Renters face uncertainty as the eviction moratorium expires and billions in ERAP funding have yet to be distributed

File photo by Angélica Acevedo

The eviction moratorium that has protected many renters from facing housing uncertainty is expiring next week, Aug. 31, putting many at risk. 

New York imposed an eviction moratorium in March of 2020, allowing those who suffered financial losses because of the COVID-19 pandemic to stay in their homes. The moratorium has been extended multiple times. However, the deadline is fast approaching, and another extension at this point is unlikely. 

Frequent protests have urged state lawmakers to reconvene and extend the moratorium, especially as the Emergency Rental Assistance Program (ERAP) funding has lagged in distribution to many in need. 

Assembly member Zohran Mamdani was arrested in Brooklyn last week as he protested for another moratorium extension. Advocates also protested against the recent Supreme Court ruling that now allows landlords to challenge renters’ claims of pandemic-related losses that would protect them against eviction. 

The court came to this conclusion, siding with the landlords who argued their inability to challenge tenants’ claims violated their right to due process. 

As the eviction moratorium expires and aid is still being distributed, many renters’ futures are uncertain.

“It is not an exaggeration to say this is the difference between life and death for many New Yorkers across the state,” Mamdani said. 

People who apply to ERAP are protected from evictions as their applications are being processed. However, Mamdani is concerned that not enough people know of this avenue. 

“How many people have even heard of ERAP, how many people have tried to apply and been dissuaded by the inaccessibility of the website or the fact that much of the application is inaccurately translated,” Mamdani said. “We simply cannot allow our moratorium to expire given that we extended it to this point to ensure that our rental assistance had already been distributed, and yet it has not. Until New Yorkers receive the money that would allow them to stay in their homes, we cannot allow them to be kicked out.”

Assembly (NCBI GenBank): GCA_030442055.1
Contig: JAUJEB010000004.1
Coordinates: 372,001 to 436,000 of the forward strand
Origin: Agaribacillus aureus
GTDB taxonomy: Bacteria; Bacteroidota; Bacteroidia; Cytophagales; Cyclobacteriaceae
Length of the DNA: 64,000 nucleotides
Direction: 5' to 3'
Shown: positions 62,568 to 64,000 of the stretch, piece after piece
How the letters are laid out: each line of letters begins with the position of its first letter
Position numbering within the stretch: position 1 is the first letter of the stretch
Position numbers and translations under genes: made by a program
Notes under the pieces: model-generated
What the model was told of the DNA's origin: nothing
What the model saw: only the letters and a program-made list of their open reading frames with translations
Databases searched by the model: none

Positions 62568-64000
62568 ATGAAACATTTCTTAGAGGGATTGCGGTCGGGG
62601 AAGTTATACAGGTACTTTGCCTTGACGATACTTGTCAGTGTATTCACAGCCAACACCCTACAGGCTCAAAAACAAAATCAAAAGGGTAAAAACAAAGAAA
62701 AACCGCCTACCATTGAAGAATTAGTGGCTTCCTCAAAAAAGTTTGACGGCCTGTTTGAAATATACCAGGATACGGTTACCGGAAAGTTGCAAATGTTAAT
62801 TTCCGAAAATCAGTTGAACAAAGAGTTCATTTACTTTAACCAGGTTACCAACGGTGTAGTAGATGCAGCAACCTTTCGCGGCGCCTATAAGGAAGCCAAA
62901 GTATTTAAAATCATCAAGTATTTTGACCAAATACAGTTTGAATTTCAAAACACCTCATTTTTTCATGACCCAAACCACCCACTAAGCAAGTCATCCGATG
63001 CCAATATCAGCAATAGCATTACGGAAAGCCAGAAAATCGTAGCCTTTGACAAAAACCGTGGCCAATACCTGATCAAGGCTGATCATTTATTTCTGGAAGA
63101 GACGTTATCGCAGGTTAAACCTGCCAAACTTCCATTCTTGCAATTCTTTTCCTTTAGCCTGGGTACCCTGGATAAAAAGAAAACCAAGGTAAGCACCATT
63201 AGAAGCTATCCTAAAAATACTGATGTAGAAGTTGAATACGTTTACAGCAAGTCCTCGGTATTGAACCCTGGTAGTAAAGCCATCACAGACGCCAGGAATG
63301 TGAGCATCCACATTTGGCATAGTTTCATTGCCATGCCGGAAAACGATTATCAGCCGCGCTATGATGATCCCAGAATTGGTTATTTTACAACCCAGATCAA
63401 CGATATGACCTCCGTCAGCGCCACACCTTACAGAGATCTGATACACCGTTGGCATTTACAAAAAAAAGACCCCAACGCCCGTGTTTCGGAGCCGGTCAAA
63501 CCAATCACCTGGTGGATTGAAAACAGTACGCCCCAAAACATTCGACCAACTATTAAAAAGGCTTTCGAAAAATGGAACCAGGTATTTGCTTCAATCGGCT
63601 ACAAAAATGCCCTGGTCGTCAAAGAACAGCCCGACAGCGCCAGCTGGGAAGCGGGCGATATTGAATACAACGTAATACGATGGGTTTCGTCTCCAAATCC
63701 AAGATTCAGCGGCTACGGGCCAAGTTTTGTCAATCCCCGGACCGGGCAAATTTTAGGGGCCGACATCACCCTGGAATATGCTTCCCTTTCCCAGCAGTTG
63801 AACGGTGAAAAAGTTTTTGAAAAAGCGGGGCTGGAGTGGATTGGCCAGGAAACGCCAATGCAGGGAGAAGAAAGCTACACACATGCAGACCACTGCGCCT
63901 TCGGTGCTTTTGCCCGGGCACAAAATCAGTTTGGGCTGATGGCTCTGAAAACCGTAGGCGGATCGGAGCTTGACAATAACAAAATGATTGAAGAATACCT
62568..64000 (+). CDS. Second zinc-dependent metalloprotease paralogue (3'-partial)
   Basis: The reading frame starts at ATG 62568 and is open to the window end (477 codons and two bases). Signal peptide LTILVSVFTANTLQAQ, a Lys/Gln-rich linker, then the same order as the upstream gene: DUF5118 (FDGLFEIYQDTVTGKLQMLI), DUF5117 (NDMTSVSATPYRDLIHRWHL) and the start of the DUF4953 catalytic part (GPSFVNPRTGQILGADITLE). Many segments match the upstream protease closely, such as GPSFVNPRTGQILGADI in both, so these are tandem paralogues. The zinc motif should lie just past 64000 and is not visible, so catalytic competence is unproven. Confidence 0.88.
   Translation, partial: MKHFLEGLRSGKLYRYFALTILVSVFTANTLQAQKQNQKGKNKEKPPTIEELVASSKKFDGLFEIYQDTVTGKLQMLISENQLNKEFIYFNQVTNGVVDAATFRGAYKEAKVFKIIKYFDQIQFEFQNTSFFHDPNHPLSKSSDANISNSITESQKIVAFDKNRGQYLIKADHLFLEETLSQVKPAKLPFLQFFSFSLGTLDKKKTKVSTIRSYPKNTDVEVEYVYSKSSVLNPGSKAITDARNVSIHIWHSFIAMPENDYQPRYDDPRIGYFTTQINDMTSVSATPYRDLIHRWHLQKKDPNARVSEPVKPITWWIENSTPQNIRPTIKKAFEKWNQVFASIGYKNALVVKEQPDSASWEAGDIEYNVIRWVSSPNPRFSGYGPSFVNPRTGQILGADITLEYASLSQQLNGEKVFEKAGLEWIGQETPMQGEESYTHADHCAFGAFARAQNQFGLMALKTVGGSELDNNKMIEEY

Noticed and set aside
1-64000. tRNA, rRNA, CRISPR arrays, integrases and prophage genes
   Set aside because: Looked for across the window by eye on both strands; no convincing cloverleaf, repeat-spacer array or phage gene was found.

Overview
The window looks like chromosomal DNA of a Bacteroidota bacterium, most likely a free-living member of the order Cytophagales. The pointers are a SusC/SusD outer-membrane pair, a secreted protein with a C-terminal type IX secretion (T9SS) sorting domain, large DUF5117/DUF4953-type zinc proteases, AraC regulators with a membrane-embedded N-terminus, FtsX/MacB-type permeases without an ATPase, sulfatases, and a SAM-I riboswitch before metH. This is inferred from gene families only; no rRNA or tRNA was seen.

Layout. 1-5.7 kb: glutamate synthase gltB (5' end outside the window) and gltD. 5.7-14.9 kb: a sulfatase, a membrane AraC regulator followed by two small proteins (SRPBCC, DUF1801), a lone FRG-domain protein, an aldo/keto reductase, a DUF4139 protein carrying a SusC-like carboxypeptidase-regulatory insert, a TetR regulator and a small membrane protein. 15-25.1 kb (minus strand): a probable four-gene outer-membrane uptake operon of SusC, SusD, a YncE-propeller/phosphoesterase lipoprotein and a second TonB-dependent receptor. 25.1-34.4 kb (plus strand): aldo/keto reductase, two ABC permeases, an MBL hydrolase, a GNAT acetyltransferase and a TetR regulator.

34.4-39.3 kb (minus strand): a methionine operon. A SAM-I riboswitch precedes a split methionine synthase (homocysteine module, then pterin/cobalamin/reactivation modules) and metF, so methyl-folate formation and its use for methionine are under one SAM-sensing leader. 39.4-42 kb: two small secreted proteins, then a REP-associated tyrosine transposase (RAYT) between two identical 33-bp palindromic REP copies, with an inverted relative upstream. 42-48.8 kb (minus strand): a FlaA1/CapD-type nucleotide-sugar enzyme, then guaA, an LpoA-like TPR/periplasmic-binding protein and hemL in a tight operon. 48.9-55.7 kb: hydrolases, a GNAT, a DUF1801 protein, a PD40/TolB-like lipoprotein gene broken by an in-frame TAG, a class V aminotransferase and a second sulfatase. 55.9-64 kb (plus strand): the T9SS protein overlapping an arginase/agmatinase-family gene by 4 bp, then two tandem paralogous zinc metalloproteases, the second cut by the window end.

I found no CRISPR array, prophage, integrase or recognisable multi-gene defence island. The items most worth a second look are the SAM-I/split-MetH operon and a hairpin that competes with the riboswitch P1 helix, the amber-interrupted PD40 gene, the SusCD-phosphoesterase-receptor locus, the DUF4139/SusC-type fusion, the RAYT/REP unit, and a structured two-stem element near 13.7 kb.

Mamdani said the slow distribution of relief funds exacerbates the effects of this court ruling and the fast-approaching moratorium deadline through ERAP. New York allocated $2.6 billion in federal funding to give tenants up to a year’s rent and three months of prospective rent.

The program opened in June, and by the end of that month, New York was only one of two states where no aid had gone out, according to the New York Times.

The Office of Temporary and Disability Assistance (OTDA) has been in charge of distributing ERAP funds. OTDA has said that aid was not going out in June due to a priority period that focused on the applicants who needed the funding most. However, many elected officials have still called the rollout inefficient. 

Assembly member Jessica González-Rojas sat on the Assembly committee that investigated the distribution. 

“Since the ERAP rolled out, it’s been a complete disaster,” González-Rojas said. “As Assembly members, we fought tooth and nail to make sure this program came together, and it’s a good program; it has just been executed disastrously. Each of us as Assembly members are working closely with our constituencies to make sure that they’re getting signed up and provided access to the funds.”

According to a New York Times article, in July, only over $100,000 had been sent out to families in need. However, according to the OTDA, as of now, more than $200 million has been sent out, and in total, $680 million in federal funding has been distributed and obligated. 

Originally, many New York state officials and legislators were concerned about OTDA not distributing the required 65% of funds to avoid the September deadline allowing the federal government to rescind the billions in aid. However, the OTDA commissioner, Michael Hein, said that the OTDA, in fact, reached that threshold. 

According to Mamdani, González-Rojas and other lawmakers, the OTDA’s rollout was inaccessible to non-English speakers, and frequent website glitches forced many to start the hourlong application process over. Legislators are also worried that their constituents may not even know the program exists.

Governor Kathy Hochul said she would be investing $1 million in marketing and outreach efforts to raise awareness about the rental relief program. 

“By expanding and better targeting our marketing and outreach efforts, we can raise awareness in the communities that need our help the most, encourage more people to apply and protect them from being evicted,” Hochul said. “We are also reviewing and recalibrating the workflow and will dedicate more staff specifically to helping landlords through their application so that we can get outstanding applications fully approved and money out the door much more efficiently.”

Though the funding has been getting out to more people in the past month, González-Rojas said it is unacceptable that it took so long to fix logistical issues that prevented so many people from receiving relief. 

“It is unacceptable that we are two and a half months in, and they’re only fixing issues now,” González-Rojas said. “This program is too important to fail.”

To apply to ERAP for rental assistance, visit OTDA.ny.gov.